Search data is only ever (really) analyzed by your SEO or Analytics team. However, when using search data as part of your CXJM process, search data really is ab-so-lutely invaluable. Quite simply, this is because people tell, or ask, Google the truth. People are happy to ask Google things they would not dream of asking anyone else. As their search intent becomes more clear through their logged queries, so too do the insights you can glean from them.

Seth Stephens-Davidowitz, author of Everybody Lies, argues that: “for a variety of psychological reasons, Google search is one of the best places to source unbiased audience information”.

Putting this into practice - using CX journey mapping to help Londoners of their wellbeing journey

A project from the NHS in London called “Good Thinking” is a great case study where we have put this process into practice.

The overall objective of the project is to improve the mental health of Londoners by encouraging them to self-manage their wellbeing.  Our objective was to aggregate, structure and enrich existing research and understand how triggering contexts and experiences, associated with poor mental wellbeing, would translate digitally for the NHS.

With CXJM at its core, we followed our 5 stage process and used a combination of empathy and journey mapping, COM-B behavioural analysis, social listening and keyword research to uncover real conversations, trends, and patterns of behaviour.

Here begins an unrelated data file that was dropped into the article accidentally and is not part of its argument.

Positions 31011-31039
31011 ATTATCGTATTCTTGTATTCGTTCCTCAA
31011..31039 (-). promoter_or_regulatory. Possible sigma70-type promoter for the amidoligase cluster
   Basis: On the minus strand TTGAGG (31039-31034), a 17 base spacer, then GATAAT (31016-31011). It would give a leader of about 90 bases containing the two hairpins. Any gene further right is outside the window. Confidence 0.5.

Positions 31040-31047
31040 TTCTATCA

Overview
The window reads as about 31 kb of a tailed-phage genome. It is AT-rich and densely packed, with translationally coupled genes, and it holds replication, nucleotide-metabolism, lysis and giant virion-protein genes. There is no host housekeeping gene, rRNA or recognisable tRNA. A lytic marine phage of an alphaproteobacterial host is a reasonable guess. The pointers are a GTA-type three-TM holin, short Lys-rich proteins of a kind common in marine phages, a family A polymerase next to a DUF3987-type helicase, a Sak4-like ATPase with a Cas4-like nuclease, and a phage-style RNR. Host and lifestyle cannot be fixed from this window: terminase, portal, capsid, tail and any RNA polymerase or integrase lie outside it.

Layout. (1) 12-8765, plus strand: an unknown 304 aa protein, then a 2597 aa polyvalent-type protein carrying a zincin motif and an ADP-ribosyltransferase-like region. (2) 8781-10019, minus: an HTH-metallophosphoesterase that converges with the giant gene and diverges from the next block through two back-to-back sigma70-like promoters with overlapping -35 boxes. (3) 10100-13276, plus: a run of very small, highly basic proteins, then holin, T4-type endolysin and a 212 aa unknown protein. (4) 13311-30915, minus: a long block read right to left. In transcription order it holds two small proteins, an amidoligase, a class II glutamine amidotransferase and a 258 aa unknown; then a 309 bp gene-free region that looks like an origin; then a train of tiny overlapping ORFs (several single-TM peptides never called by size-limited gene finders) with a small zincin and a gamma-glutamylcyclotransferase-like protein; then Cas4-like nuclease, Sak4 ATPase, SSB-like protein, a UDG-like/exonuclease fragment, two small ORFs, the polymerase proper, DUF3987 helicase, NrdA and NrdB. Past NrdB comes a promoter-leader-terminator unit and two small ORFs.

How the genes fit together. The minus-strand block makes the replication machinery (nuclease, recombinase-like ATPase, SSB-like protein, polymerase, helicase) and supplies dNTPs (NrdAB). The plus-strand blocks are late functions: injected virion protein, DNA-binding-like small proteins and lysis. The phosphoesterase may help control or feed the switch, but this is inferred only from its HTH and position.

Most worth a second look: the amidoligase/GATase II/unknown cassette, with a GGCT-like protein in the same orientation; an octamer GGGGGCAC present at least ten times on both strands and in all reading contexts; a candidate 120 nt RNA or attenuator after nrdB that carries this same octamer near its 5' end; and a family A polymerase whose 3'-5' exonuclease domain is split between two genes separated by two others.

The first step was to complete a series of empathy maps for the key intended audience groups. This activity involved stakeholders empathizing and mapping out needs, touchpoints, pain points and goals.

Next were the audience interviews, where the experiences of a group of Londoners was captured into ‘stories’. Their experiences were then mapped onto a CX journey map, which clearly indicated the blockers and challenges faced by them when trying to find the right information they needed online.

Now the moments of truth were known, we were able to use a combination of search and social data to add a sophisticated layer of information. We took the search data of millions of Londoners and were able to extract several learnings including:

  • What search terms are the most popular and common in relation to mental wellbeing
  • Which online touchpoints are people already using
  • What sort of information and content they are being presented with

CX-Map-Example

The social data provided richer context, giving a clear direction on the appropriate tone of voice, plus a validation on which platforms were the best to reach the various cohorts on.

This research was carried out last year and, fast-forwarding to today, we have already reached hundreds of thousands of Londoners and encouraged many of them to access the online resources that the service has to offer – thus alleviating pressure the stretched physical NHS and saving them hundreds of thousands of pounds in the process.

Marrying experience mapping with robust search and social data really does allow you to create a successful digital service – whether it’s designed to help the health of Londoners or something more commercially minded.


For a more detail on this approach download Fresh Egg's white paper, ‘Helping Londoners on the journey to mental wellbeing – a digital research project for the NHS’, to learn:

  • How to identify and understand the online behaviour, motivations and search intent of people, in relation to broad wellbeing conditions
  • Translating granular search data and broader trends into actionable insight
  • Recommendations on how you can digitally engage with people at different stages of their wellbeing journey

By Content Partner

This article is contributed by a Smart Insights Content Partner. To find out how you can become a regular contributor and share your knowledge and experience with our readers, please see our Content Partnership options.